Barbastella barbastellus is distributed over most of Europe. It is also present in the southern half of Britain as well as islands of the Mediterranean, Morocco, and the Canary Islands.
Western Barbastelles typically occupy forested upland areas. During the summer months they are found roosting in domestic dwellings and hollow trees. Their winter hibernation habitat usually consists of fissures in underground structures such as caves and mines with low ambient temperatures and dry air. (Rydell and Bogdanowicz 1997)
The Western Barbastelle is medium sized and has long black pelage with white or yellow tips. The underside of the body is somewhat paler. Fur covers parts of the uropatagium and the wings, and the tail is nearly as long as the body. It is distinguishable among other European bats by its short wide ears that face forward and connect across the brow. The female is significantly larger than the male; combined ranges of measurement are as follows: head and body, 45-60 mm; wingspan, 245-300; tail length, 36-52. (Nowak 1999, Rydell and Bogdanowicz 1997)
Females become sexually mature during their first year of life and give birth to usually one and sometimes two offspring. There is sexual segregation in the summer with fertile females forming colonies of 5-30 females. Mating seems to occur in the late summer and early autumn, but winter mating has been reported in parts of their range. Young are born from May to early August and reach full size in 8-9 weeks. (Rydell and Bogdanowicz 1997, Nowak 1999)
Barbastella barbastellus roosts in hollow trees, behind loose bark, and in the outer areas of caves, mines and cellars. It emerges from its daytime roosts before sunset and is reported to wander considerably. It typically flies low to the ground but also feeds at high altitudes during good weather. Most foraging occurs along edge habitats. Western Barbastelles hibernate from November to March, often in large clusters. They sometimes form joint clusters with Plecotus auritus. Hibernating individuals emerge approximately every two weeks.
Echolocation calls of B. barbastellus make it easily distinguishable among European bats. Rydell and Bogdanowicz (1997) describe the calls: "The pulses have a short (1-1.5ms) narrow band component in the beginning and end with a short downward frequency-sweep. The pulses are 4-5 ms long and are repeated 8-9 times per second". (Bogdanowicz 1983, Nowak 1999, Rydell and Bogdanowicz 1997, Stebbings and Griffith 1986)
Moths account for a majority of its diet (73-94% by weight in Germany and Switzerland), and there is an absence of dung beetles or other hard-bodied insects. Evidence suggests a gleaning or aerial-hawking method of hunting, with feeding usually taking place 4-5m above ground. (Rydell et al. 1996)
Western Barbastelles consume large quantities of insects which may benefit humans in the surrounding areas.
Barbastella barbastellus populations throughout Europe have been declining and it is now listed as vulnerable worldwide. It is disappearing in Western Europe due to the loss of hollow trees, habitat disruption and pollution. It is found only rarely throughout most of its habitat. (Nowak 1999, Stebbings and Griffith 1986)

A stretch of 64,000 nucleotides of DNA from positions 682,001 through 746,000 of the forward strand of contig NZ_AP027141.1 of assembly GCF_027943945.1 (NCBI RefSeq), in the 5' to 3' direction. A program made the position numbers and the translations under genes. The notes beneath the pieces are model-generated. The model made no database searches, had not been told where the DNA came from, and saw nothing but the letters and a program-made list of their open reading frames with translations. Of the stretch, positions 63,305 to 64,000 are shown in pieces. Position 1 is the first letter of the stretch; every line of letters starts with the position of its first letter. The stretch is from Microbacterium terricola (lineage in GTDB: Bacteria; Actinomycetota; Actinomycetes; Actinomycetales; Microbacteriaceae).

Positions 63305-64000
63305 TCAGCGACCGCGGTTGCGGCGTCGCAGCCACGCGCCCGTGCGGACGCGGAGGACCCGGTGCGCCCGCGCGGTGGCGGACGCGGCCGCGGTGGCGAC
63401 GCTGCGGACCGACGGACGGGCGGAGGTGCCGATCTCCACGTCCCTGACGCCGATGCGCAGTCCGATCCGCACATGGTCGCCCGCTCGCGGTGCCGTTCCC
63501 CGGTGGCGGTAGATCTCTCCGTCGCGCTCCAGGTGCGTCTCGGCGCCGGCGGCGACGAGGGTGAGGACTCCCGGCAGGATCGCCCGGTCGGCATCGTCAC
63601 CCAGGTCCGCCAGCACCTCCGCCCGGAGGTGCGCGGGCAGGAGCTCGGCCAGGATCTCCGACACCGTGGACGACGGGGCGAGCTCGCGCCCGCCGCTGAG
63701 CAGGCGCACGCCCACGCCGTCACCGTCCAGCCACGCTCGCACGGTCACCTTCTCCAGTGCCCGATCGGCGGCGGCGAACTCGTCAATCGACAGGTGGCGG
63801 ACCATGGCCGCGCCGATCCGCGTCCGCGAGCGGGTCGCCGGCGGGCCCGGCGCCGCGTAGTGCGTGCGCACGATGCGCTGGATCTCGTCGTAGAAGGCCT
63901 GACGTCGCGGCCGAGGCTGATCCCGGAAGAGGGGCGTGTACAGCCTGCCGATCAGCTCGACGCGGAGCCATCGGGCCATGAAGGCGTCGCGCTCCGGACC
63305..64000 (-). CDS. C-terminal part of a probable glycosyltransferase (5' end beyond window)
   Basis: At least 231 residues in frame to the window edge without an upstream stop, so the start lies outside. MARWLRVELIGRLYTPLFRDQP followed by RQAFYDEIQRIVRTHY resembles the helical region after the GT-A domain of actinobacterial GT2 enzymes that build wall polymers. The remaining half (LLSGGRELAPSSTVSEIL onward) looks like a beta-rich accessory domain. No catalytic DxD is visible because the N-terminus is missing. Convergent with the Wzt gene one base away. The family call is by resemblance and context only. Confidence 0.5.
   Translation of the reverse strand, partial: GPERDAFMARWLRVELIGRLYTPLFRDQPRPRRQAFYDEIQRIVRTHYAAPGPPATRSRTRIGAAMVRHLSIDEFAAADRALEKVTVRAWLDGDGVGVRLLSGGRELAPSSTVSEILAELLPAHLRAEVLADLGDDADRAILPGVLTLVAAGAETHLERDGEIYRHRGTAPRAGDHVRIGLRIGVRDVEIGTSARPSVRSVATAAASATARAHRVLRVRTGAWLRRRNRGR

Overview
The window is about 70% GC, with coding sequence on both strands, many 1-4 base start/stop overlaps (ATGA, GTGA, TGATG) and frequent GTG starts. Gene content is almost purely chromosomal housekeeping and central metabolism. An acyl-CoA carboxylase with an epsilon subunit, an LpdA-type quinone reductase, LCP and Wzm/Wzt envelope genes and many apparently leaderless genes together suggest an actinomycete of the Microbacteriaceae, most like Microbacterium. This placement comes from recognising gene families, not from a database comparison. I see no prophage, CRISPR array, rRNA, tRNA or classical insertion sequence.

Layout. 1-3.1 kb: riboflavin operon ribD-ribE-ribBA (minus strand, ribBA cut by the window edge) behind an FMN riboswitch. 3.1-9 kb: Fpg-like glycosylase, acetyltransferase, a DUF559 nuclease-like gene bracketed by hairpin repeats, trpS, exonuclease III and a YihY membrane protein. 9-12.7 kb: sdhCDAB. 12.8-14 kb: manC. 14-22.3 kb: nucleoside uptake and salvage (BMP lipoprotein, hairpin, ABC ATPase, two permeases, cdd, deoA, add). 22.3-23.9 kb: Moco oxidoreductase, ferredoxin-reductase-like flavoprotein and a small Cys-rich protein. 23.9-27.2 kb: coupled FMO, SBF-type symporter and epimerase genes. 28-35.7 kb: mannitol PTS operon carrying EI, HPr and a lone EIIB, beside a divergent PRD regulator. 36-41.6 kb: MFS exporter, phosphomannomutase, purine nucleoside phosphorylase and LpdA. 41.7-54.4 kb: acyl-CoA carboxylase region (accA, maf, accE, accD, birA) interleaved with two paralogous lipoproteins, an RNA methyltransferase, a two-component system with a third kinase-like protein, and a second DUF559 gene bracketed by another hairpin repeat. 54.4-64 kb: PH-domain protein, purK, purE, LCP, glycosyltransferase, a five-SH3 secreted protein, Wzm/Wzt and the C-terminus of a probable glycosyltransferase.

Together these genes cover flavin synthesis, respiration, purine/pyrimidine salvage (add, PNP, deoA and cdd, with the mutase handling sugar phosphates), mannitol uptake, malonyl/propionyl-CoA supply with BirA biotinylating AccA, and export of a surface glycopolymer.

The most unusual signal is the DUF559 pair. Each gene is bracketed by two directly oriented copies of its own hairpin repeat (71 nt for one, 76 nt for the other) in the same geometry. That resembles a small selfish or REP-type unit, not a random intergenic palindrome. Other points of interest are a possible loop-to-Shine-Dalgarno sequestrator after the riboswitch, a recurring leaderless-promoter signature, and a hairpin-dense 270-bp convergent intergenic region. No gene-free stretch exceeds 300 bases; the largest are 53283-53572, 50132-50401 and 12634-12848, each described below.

Western Barbastelles presumably get their name from the Latin words "barba" and "stella," meaning star-beard and referring to the superficial star-shaped mustache apparent on the upper lip.
Chris Reavill (author), University of Michigan-Ann Arbor, Phil Myers (editor), Museum of Zoology, University of Michigan-Ann Arbor.
living in the northern part of the Old World. In otherwords, Europe and Asia and northern Africa.
having body symmetry such that the animal can be divided in one plane into two mirror-image halves. Animals with bilateral symmetry have dorsal and ventral sides, as well as anterior and posterior ends. Synapomorphy of the Bilateria.
uses smells or other chemicals to communicate
animals that use metabolically generated heat to regulate body temperature independently of ambient temperature. Endothermy is a synapomorphy of the Mammalia, although it may have arisen in a (now extinct) synapsid ancestor; the fossil record does not distinguish these possibilities. Convergent in birds.
forest biomes are dominated by trees, otherwise forest biomes can vary widely in amount of precipitation and seasonality.
having the capacity to move from one place to another.
the area in which the animal is naturally found, the region in which it is endemic.
breeding is confined to a particular season
reproduction that includes combining the genetic contribution of two individuals, a male and a female
uses touch to communicate
reproduction in which fertilization and development take place within the female body and the developing embryo derives nourishment from the female.
Bogdanowicz, W. 1983. Community structure and interspecific interactions in bats hibernating in Poznan. Acta Theriologica, 28: 357-370.
Nowak, R. 1999. Walker's Mammals of the World. Baltimore: The John Hopkins University Press.
Rydell, J., G. Natuschke, A. Theiler, P. Zingg. 1996. Food habits of the barbastelle bat Barbastella barbastellus. Econgraphy, 19: 62-66.
Rydell, J., W. Bogdanowicz. May 9, 1997. Barbastella barbastellus. Mammalian Species, 557: 1-8.
Stebbings, R., F. Griffith. 1986. Distribution and Status of Bats in Europe. Great Britain: Cambrian News.